A whale surfaces near an Alaska Tales Whale Watching boat in early September. (Clarise Larson / Juneau Empire)

A whale surfaces near an Alaska Tales Whale Watching boat in early September. (Clarise Larson / Juneau Empire)

Whale watching operators recommend solutions to industry impact ahead of 2024 season

Limiting number of boats, speeds and “whale sighting guaranteed” marketing among recommendations

A group of local whale watching businesses in Juneau are proposing a set of voluntary recommendations they say will further address concerns raised this summer that the fleet is negatively impacting Juneau’s harbors, waterfronts and the whales themselves.

On Monday the chair of the group that created the recommendations, Bob Janes with Gastineau Guiding, and Suzie Teerlink, a marine mammal specialist and NOAA’s Alaska coordinator for the Whale SENSE program, shared the proposed recommendations with City and Borough of Juneau Assembly members.

[Unlimited numbers of whale watching boats causing wave of concern]

The recommendations, if accepted, would be adopted by the CBJ Tourism Best Management Practices, a program intended to minimize the impacts of tourism from both residents’ and industry concerns. If approved, the recommendations would be implemented in 2024 and include limiting the number of vessels surrounding whales, eliminating “whale sighting guaranteed” marketing between April 1- May 15 and Sept. 15 – Oct. 31, and navigating Coghlin Cut at 5-7 knots when other vessels are present, among others.

A whale and a calf surface in Juneau waters in early September. (Clarise Larson / Juneau Empire)

A whale and a calf surface in Juneau waters in early September. (Clarise Larson / Juneau Empire)

All recommendations would be voluntary, as being a member of TBMP is voluntary. Of the approximately 72 whale watching boats in Juneau — owned by various businesses — 24 businesses are members of TBMP. In 2015, NOAA developed the Whale SENSE Alaska program, which is also a voluntary program dedicated to promoting safe and responsible whale watching practices, and provides recognition for companies who follow these guidelines. Many operators in Juneau also participate in the program.

Currently in Juneau, whale watching boats already face some regulations, notably the 2001 federally mandated minimum safe distance from humpback whales of 100 yards — equivalent to about eight school buses. Whale watching boats are also forbidden from remaining at a fixed location while watching a single whale or group of whales for more than 30 minutes, and have specific speed limits and traffic corridors they operate in to reduce wake and disturbance.

Despite those regulations, however, there are no prohibitions on the number of boats that can be out on the water and watching those whales from 100 yards. That is a problem targeted by residents this season, city officials say, and something that would be addressed by the new recommendations presented on Monday by the group.

“We won’t have more than eight vessels trying to scrunch into that 100-yard area, they will need to wait their turn to go in,” Janes said. “And it would give those eight boats within that boundary more room to maneuver should the whales come towards them.”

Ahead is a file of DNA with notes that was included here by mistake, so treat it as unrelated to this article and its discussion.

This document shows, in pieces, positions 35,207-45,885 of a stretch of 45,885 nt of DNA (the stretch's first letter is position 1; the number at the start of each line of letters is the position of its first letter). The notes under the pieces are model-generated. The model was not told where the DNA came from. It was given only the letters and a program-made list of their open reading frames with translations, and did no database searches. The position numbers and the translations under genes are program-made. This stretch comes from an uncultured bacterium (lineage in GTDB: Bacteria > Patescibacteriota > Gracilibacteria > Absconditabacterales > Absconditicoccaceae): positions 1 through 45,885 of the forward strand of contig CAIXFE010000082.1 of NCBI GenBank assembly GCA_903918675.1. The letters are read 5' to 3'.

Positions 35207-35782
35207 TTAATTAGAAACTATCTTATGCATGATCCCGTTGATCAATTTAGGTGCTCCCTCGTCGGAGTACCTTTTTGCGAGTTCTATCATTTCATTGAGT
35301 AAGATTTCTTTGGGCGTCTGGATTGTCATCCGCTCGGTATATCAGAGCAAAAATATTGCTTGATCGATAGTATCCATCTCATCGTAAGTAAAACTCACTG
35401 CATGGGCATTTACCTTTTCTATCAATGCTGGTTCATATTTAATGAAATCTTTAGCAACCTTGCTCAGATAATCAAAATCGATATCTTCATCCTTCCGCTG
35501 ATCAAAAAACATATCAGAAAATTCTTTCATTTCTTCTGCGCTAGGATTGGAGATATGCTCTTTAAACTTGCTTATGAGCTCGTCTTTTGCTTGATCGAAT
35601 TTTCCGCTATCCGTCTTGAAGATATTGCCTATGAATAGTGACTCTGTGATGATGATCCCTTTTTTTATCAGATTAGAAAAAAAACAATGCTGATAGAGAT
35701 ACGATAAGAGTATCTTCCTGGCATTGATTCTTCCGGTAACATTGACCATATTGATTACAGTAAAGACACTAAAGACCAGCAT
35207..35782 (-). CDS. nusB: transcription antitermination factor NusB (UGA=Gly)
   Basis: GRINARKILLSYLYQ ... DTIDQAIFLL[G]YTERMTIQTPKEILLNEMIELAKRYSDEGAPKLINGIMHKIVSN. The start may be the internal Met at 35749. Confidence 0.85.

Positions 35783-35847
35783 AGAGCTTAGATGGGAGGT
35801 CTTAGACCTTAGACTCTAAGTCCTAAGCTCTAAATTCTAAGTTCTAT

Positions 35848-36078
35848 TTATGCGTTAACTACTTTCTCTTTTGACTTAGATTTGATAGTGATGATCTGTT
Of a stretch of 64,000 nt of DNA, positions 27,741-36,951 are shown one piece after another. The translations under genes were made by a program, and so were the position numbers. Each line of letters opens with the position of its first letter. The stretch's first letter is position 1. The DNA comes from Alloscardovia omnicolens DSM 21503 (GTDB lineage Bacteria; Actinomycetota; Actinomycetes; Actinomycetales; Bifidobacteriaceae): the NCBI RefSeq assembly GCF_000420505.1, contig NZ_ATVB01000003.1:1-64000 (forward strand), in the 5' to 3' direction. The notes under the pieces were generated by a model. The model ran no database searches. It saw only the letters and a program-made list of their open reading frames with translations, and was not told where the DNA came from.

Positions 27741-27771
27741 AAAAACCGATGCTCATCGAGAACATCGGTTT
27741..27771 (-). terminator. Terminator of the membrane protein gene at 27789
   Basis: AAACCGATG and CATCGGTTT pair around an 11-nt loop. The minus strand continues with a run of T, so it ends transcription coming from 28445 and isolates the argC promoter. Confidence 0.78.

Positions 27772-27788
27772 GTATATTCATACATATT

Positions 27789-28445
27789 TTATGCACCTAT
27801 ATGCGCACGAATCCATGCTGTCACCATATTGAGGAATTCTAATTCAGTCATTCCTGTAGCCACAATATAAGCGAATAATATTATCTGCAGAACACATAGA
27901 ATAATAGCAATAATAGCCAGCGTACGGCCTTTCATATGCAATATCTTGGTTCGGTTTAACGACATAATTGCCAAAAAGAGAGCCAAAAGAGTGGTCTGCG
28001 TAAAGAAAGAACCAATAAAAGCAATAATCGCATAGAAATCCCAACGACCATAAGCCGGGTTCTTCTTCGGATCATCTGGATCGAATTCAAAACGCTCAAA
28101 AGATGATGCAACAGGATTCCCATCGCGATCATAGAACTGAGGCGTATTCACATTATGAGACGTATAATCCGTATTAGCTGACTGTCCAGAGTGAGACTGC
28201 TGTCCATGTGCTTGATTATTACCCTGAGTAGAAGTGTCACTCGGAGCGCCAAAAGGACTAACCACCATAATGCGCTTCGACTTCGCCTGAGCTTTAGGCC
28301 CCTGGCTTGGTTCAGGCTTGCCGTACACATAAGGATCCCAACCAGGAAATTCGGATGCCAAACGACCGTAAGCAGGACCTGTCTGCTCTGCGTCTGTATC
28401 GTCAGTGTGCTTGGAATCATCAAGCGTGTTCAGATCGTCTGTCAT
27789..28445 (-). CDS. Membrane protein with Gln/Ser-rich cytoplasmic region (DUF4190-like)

According to Teerlink, Juneau has the largest whale watching industry in the world despite having far fewer whales than other whale watching destinations.

Hervey Bay, Australia, which has a population twice the size of Juneau and promotes itself as the “Whale Watching Capital of the World,” has a total of 12 whale watching boats (reduced from 18) for the 1,200 whales that visit over the season.

Currently, Juneau has 72 whale watching boats, but only approximately one-tenth the number of whales that visit over the season compared to Hervey Bay, Teerlink said.

​On Monday, Teerlink applauded the group’s efforts to create recommendations that would further address industry impacts. However, she said there is no clear way to gauge whether those recommendations will prevent “take” from occurring. Take is defined as any action that could potentially injure or disturb a marine mammal, causing disruption of behavioral patterns.

Teerlink said NOAA has management jurisdiction such as regulating distance to whales, vessel speed restrictions and underwater sound limitations, but restrictions like limiting the number of boats are not under its authority to implement.

“We (NOAA) cannot control how many people operate businesses in Juneau, we can’t control how many boats are utilizing state water, and if NOAA were to explore regulatory solutions to these concerns they would have to be framed into the context relative to the whales themselves,” she said.

Teerlink said NOAA recommends CBJ investigate ways to help the industry secure a more sustainable model and to ensure that the industry reduces as much take as possible, but noted there is concern that adoption of further regulations could devastate the industry in Juneau.

“For example, if NOAA were to limit the number of boats around whales, where would all the other boats go? What would they do with their time and what would happen if they promised to see a whale, but there were too many boats to stop?” she said.

• Contact reporter Clarise Larson at clarise.larson@juneauempire.com or (651) 528-1807.

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